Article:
These two organizations seem like mirror images of one another, so what explains their different approaches to debate?
On Friday, January 27, 2011, the Sixth Circuit Court of Appeals handed down an important victory for religious liberty on public university campuses in a lawsuit the Alliance Defense Fund brought against Eastern Michigan University (EMU) on behalf of Julea Ward. The court reversed the district court’s dismissal of Julea’s lawsuit and remanded the case to the lower court, finding that “a reasonable jury could conclude that Ward’s professors ejected her from the counseling program because of hostility toward her speech and faith.”
Julea, who was a student in EMU’s graduate counseling program, is a Christian whose sincere religious convictions prevent her from providing counseling regarding sexual relationships that she believes to violate biblical teachings. When EMU assigned her a client who needed counseling on such a relationship, she recognized the likely values conflict she would have with the client and asked her supervising professor what she should do. Consistent with the American Counseling Association’s (ACA) code of ethics (which twice authorizes client referrals) and what EMU taught Julea about referrals (e.g., highlighting a study finding that forty percent of professional counselors have referred clients due to values conflicts over sexual practices) the professor told her to have the client reassigned. This reassignment occurred before Julea had even met the client.
Instead of honoring Julea’s referral request, EMU charged Julea with violating two provisions of the ACA Code – a provision against imposing values on clients and a provision against discrimination including the typical list of protected characteristics plus many more (e.g., “culture,” “spirituality,” “sexual orientation,” etc.) – and took her through a disciplinary process punctuated by EMU professors targeting and denigrating Ward’s religious beliefs. Among other things, EMU professors offered Julea a “remediation” program aimed at changing her “belief system,” took Julea on a self-styled “theological bout” in which her understanding and interpretation of biblical scripture was attacked, and questioned Julea about whether she viewed her “brand of Christianity as superior” to other Christians. Shortly thereafter, EMU expelled Julea from the program. At the time of her expulsion, she was just four classes shy of completing the program and carried a 3.91 GPA.
Unfortunately, the lower court upheld EMU’s stunning treatment of Julea, and in the process implicitly authorized public universities gerrymandering students with sincere religious convictions right out of their programs.
Thankfully, the Sixth Circuit reversed the district court’s dangerous opinion, and in the process shed the light of the First Amendment (and some good, old-fashioned common sense) on the situation. I quote from the court’s opinion at length below because paraphrasing would not do it justice.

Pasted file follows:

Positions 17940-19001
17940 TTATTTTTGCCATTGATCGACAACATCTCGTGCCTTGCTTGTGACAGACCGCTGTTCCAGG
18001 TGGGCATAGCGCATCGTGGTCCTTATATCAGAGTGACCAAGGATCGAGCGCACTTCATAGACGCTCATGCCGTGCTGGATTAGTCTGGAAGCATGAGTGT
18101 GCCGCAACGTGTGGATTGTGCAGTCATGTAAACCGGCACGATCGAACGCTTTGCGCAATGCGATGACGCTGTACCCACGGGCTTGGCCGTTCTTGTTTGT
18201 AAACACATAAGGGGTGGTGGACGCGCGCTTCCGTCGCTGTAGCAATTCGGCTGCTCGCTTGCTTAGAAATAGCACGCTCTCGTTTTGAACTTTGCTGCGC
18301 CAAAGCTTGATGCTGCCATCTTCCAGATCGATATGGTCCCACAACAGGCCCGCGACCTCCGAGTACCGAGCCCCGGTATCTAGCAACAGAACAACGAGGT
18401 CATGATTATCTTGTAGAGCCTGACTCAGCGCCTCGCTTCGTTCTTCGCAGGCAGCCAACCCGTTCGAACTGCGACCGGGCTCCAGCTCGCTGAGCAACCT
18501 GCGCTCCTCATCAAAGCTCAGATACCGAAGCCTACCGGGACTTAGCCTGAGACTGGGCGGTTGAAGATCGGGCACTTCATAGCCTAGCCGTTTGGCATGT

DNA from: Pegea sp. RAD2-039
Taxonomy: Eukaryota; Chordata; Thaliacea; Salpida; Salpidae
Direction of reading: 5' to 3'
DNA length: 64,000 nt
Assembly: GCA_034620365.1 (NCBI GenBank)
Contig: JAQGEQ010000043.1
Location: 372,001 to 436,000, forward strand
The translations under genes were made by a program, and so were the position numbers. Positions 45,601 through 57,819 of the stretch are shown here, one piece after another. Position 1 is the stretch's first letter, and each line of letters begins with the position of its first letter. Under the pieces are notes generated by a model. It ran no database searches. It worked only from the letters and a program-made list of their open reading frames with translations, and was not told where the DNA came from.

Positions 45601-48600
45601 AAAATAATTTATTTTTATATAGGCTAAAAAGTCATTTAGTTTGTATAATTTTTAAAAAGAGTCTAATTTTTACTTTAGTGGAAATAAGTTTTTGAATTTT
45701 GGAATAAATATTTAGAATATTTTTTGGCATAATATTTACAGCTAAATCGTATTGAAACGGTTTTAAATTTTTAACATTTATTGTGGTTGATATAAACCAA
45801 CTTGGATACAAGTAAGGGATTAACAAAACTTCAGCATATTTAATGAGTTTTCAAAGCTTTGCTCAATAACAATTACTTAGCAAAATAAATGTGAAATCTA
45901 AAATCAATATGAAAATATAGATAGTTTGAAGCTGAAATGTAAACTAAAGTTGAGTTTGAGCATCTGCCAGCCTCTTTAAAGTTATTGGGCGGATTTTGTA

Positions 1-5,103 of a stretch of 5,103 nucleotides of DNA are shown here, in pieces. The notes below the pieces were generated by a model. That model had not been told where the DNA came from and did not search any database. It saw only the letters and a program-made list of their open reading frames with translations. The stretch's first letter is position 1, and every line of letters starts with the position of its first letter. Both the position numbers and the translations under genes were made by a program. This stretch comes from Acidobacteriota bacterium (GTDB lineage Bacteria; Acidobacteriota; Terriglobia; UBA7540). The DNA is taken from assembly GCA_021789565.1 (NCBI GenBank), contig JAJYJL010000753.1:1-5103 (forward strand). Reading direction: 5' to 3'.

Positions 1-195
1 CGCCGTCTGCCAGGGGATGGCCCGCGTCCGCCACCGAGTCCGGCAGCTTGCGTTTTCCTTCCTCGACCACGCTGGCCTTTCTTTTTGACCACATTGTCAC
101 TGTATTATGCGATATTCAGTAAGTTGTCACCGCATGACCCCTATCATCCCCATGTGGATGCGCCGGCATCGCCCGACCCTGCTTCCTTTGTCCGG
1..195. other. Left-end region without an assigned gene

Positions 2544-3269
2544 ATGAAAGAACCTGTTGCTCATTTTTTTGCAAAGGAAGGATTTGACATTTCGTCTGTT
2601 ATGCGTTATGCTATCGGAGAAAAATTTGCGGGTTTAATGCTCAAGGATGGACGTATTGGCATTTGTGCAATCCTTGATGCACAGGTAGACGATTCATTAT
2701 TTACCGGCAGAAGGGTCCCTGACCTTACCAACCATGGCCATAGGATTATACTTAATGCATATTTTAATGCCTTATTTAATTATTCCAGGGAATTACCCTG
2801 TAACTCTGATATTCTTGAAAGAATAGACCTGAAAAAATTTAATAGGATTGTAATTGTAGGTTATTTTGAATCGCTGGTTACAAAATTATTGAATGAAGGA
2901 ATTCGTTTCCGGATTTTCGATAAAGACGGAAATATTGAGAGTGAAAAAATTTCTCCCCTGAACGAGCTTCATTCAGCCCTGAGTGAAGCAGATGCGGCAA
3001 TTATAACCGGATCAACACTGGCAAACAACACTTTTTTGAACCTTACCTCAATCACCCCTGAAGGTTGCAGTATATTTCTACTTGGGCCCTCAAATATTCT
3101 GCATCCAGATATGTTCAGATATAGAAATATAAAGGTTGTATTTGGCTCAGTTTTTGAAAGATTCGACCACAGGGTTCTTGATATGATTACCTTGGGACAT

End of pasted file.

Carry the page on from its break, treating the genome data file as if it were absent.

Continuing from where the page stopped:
As to EMU’s claim that Julea violated the ACA provision against imposing values on clients, the court remarked:
What exactly did Ward do wrong in making the referral request? . . . . The point of the referral request was to avoid imposing her values on gay and lesbian clients. And the referral request not only respected the diversity of practicum clients, but it also conveyed her willingness to counsel gay and lesbian clients about other issues—all but relationship issues—an attitude confirmed by her equivalent concern about counseling heterosexual clients about extra-marital sex and adultery in a values-affirming way.
As to EMU’s claim that Julea violated the ACA provision prohibiting discrimination on the basis of sexual orientation, the court said:
Here too, what did Ward do wrong? Ward was willing to work with all clients and to respect the school’s affirmation directives in doing so. That is why she asked to refer gay and lesbian clients (and some heterosexual clients) if the conversation required her to affirm their sexual practices. What more could the rule require? Surely, for example, the ban on discrimination against clients based on their religion (1) does not require a Muslim counselor to tell a Jewish client that his religious beliefs are correct if the conversation takes a turn in that direction and (2) does not require an atheist counselor to tell a person of faith that there is a God if the client is wrestling with faith-based issues. Tolerance is a two-way street. Otherwise, the rule mandates orthodoxy, not anti-discrimination.
Regarding the fact that the ACA code allows referrals and that EMU had in fact permitted referrals in the past, yet punished Julea for her referral request and attacked the religious beliefs that motivated her request, the court said:
Why treat Ward differently? That her conflict arose from religious convictions is not a good answer; that her conflict arose from religious convictions for which the department at times showed little tolerance is a worse answer.
In the end, the court struck at the very heart of what Julea’s lawsuit is all about: that the First Amendment prohibits public universities from demanding that students change or violate their beliefs as a condition to getting a degree. As the court said: “A university cannot compel a student to alter or violate her belief systems . . . as the price for obtaining a degree.”
The Sixth Circuit is right, “Tolerance is a two-way street.” A fact that is often lost on public universities when it comes to Christian expression and belief, as Julea’s case so clearly shows.